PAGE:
"Parking Lot Prophets?" Responding to Charismatic Abuses

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"I have a Word from the Lord for you..."

Many people who have been around the Charismatic movement have heard these words from self-appointed "prophets" who are, in reality, non-profits. I am reminded of a young lady I met a few years ago who suffered from numerous mental and emotional disorders, many of which were the result of substance abuse and promiscuous sexual activity. She often said that she "heard voices" and would launch into long, rambling sentences which made little sense to others.

One particularly disturbing statement came during one of these litanies, as she was saying she "didn't know what to do" so she "needed a prophecy." Later, during a church service, she specifically asked the Pastor if he had a prophecy for her! To his credit, the Pastor said no. A person of lesser integrity could have very easily taken advantage of such a situation. Sadly, there are those who use such Christian terminology in order to manipulate others, often with disastrous results. This sort of manipulation is nothing more than witchcraft.

I am writing this message not so much as a detailed study, but as an essay to address what I see as a serious problem. As most of you know, terms such as "Apostolic" and "Prophetic" refer to very holy things, and I am concerned that they are thrown around far too frivolously in today's church. Although I firmly believe that these ministry offices are still for us today, I can probably count on one hand the number of ministers that I would personally apply these labels to. (Of course, I realize there are more, but I can only speak for the ones I have had contact with). Scripture gives us exhortations to "know them which labour among us" (1 Thessalonians 5:12) and to "try the spirits whether they are of God: because many false prophets are gone out into the world" (1 John 4:1). I would only acknowledge a person as being an apostle or prophet if I was very familiar with their ministry and the type of fruit it has produced. What is their track record? Who are they accountable to? What is their relationship to their own church?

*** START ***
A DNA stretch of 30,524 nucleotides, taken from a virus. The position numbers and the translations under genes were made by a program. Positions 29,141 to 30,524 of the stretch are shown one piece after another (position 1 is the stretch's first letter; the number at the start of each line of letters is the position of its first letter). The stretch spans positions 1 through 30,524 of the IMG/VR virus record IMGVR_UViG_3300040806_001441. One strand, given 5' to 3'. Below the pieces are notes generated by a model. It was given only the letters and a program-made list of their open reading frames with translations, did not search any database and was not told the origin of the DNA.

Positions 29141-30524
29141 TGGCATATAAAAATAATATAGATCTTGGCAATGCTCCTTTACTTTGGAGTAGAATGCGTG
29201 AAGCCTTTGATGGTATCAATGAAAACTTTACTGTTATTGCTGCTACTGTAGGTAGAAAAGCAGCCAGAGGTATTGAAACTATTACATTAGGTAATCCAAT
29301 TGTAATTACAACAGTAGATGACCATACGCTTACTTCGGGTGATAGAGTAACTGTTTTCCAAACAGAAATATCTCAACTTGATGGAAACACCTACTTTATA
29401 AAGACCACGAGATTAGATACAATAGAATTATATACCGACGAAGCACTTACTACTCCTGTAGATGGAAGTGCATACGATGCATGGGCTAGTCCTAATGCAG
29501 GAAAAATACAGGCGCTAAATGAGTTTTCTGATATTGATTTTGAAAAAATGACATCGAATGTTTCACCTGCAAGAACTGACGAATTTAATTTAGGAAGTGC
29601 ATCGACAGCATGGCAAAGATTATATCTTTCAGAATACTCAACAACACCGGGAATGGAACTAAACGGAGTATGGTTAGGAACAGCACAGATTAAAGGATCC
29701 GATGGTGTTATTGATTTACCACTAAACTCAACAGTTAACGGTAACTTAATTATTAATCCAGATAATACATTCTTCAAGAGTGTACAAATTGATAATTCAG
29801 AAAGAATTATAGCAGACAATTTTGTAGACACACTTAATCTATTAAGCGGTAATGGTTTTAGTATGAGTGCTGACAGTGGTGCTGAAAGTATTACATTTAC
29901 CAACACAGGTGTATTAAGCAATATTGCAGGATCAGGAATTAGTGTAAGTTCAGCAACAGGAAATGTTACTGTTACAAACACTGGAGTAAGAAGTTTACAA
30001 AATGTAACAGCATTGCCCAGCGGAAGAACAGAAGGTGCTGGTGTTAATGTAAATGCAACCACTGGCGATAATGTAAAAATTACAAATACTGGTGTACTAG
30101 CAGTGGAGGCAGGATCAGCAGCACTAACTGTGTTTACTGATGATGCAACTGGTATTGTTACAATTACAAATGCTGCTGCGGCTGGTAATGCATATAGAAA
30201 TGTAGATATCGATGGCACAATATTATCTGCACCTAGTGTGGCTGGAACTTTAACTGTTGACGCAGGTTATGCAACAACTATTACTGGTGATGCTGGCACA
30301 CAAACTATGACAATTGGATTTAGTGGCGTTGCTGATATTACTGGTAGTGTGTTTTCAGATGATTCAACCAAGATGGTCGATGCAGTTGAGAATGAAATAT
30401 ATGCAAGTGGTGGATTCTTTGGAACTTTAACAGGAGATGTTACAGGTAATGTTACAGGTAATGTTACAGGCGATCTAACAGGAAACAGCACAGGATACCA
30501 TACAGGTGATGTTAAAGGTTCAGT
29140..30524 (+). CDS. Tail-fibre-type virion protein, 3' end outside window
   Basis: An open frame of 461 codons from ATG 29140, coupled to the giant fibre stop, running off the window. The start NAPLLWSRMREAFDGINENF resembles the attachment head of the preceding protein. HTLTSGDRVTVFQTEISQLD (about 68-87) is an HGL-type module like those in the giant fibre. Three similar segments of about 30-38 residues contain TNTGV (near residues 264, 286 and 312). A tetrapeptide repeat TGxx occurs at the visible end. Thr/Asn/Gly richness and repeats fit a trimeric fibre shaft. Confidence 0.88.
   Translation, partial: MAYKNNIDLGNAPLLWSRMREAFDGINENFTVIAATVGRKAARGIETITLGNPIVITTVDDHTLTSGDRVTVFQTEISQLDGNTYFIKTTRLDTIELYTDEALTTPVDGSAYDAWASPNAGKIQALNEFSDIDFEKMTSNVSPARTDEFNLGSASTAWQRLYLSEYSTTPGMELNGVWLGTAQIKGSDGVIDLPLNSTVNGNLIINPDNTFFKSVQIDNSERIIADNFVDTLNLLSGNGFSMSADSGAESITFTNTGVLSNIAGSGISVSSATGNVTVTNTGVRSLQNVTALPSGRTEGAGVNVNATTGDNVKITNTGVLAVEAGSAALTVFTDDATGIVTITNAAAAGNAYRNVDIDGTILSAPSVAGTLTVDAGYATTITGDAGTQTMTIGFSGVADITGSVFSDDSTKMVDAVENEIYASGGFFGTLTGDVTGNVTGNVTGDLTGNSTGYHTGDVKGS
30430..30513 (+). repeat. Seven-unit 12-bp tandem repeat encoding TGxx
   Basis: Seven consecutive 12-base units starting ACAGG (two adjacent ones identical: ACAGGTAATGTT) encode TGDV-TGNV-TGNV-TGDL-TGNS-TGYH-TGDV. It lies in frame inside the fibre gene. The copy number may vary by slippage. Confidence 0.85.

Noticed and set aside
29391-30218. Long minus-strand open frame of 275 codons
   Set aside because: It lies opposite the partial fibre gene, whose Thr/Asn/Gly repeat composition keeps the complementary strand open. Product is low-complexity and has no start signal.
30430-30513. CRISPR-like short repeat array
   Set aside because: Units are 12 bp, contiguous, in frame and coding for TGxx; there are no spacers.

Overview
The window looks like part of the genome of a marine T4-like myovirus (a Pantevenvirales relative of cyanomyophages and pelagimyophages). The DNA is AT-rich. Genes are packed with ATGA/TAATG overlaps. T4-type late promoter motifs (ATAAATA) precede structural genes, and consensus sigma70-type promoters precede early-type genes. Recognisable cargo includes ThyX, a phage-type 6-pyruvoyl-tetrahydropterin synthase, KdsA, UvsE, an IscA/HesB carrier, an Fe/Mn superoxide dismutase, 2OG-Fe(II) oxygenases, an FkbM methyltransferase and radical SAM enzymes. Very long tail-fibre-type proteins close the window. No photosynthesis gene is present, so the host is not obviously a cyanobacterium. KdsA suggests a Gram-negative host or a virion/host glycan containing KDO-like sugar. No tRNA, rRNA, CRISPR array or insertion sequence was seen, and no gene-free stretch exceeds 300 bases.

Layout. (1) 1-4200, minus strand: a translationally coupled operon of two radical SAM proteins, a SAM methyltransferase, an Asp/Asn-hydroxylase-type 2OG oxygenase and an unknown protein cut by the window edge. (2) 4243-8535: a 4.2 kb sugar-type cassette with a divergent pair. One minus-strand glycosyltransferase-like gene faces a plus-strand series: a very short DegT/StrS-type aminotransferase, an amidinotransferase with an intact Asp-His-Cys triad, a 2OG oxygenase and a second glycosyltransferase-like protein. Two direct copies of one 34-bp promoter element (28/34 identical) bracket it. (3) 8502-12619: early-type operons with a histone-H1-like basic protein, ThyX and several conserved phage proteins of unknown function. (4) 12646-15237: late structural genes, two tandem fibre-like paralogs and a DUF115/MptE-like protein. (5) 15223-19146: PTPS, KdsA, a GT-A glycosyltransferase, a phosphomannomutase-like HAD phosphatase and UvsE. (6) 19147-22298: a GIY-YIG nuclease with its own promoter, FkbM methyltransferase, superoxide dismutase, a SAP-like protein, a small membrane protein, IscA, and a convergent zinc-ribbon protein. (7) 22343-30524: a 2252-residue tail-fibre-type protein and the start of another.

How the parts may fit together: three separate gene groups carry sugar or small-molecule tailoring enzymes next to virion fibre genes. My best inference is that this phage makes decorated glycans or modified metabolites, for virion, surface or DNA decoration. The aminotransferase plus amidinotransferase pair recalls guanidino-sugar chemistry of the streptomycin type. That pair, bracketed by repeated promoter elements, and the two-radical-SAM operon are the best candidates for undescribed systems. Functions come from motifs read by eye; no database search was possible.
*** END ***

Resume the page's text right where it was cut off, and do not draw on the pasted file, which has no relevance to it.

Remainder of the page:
It is for these reasons that I am very cautious when these issues arise in relation to our web ministry. For example, although our linking policy is fairly inclusive, I refuse to link to, or accept into our web rings, sites which claim to be "apostolic" or "prophetic" in nature. If someone is surfing the web and comes across a site which claims to be "prophetic," on what criteria should they judge this claim? Anyone can add a "God told me" or a "Thus saith the Lord" to any statement they make, no matter how outrageous, and call themselves a prophet. My concern is that these type of ministries cannot be validated simply by visiting a web site. I see the New Testament gift of prophecy as being primarily for use in a church setting, where it can be judged and evaluated by the church's leadership (1 Corinthians 14:3-4, 29).

I have been a stalwart part of the charismatic movement for almost 20 years now and I have seen both its strengths and its weaknesses. One such weakness is that it does sometimes appeal to those who are spiritually gullible and are looking for a "christianized" version of the late night psychic hotlines on TV. Great spiritual harm can come to people when they come looking for answers, and are misled by spurious "prophecies" or other things of this nature. Lives have been devastated as a result. I am reminded of one minister who I feel handled this situation quite well. When asked by a woman if he "had a word from the Lord for her," he opened his Bible and said "Yeah, read yours!"


2006 JHB


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